EU leaders reject Orbán's visit to Putin

EP Press conference. Briefing before the EU Summit. Press conference by Jozsef SZAJER, EPP Vice-Chair, Viktor ORBAN, Prime Minister of Hungary, Gergely GULYAS, Prime Minister's Office and Bertalan HAVASI

Hungarian Prime Minister Viktor Orbán's recent visit to Russian President Vladimir Putin has raised significant criticism and concerns within the European Union. The meeting was not discussed in advance with the EU, which led to dissatisfaction among the European Commission and other EU leaders. 

Hungary is the rotating chairman of the European Union for this six months, with mainly organizational and ceremonial tasks and functions. Within the EU, the Hungarian Prime Minister has been a troublemaker and disruptor for years. He is one of the few European leaders to be an advocate of Russian President Putin who is being investigated by the ICC International Court in The Hague.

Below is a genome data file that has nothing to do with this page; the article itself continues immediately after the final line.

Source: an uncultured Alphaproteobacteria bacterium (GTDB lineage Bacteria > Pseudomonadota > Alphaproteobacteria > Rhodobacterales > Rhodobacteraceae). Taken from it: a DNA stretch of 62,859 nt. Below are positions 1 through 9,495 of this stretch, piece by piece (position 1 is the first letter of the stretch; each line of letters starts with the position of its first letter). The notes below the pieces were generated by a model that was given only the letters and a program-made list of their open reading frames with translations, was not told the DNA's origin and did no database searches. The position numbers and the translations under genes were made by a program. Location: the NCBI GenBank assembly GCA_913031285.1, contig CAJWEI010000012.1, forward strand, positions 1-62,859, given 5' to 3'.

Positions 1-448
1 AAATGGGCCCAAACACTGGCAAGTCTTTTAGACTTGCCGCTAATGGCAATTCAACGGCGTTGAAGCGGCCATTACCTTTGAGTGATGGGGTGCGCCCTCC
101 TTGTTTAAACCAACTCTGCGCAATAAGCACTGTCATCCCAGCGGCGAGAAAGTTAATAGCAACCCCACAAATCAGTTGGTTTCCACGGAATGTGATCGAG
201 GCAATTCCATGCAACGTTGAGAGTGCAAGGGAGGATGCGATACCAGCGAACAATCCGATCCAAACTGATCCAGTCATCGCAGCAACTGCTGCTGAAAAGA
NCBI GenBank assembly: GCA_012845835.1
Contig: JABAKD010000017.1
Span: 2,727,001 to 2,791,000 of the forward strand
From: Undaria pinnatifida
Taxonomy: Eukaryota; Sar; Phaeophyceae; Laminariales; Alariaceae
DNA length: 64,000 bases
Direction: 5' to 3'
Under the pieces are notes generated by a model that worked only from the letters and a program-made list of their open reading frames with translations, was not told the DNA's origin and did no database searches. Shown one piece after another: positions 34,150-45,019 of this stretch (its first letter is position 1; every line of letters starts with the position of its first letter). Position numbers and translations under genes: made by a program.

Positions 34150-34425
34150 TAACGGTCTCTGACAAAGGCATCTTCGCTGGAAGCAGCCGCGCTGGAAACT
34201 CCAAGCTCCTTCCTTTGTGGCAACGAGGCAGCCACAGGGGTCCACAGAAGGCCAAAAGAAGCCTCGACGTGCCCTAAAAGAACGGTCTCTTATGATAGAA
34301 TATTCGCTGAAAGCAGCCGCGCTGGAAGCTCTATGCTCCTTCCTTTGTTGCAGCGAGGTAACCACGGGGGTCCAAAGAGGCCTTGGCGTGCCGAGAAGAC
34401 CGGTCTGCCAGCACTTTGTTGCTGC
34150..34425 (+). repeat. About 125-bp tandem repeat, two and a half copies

European Commission President Ursula von der Leyen stressed that appeasement policies towards Putin will not work and called for unity and determination to achieve a just and lasting peace in Ukraine.

The European Commission may now consider postponing or reconsidering the visit of EU leaders to Hungary, as a result of Orbán's solo actions. For example, the EU summits might not be held in Budapest for a while. 

Orbán defended his visit by saying that dialogue with Russia is necessary despite the ongoing war in Ukraine. However, this position clashes with the broader EU strategy, which aims to isolate Russia through sanctions and support for Ukraine.

Josep Borrell, the EU foreign chief, criticized Orbán's visit and emphasized that the Hungarian prime minister was not speaking on behalf of the EU. Borrell stressed that such unilateral steps could undermine the unity of the EU and weaken joint efforts to resist Russian aggression.

Orbán's meeting with Putin included talks on energy security and economic cooperation, topics that Orbán says are crucial for Hungary. However, these close ties with Russia are seen as problematic by other EU members, who want to emphasize solidarity with Ukraine and strict compliance with sanctions against Russia.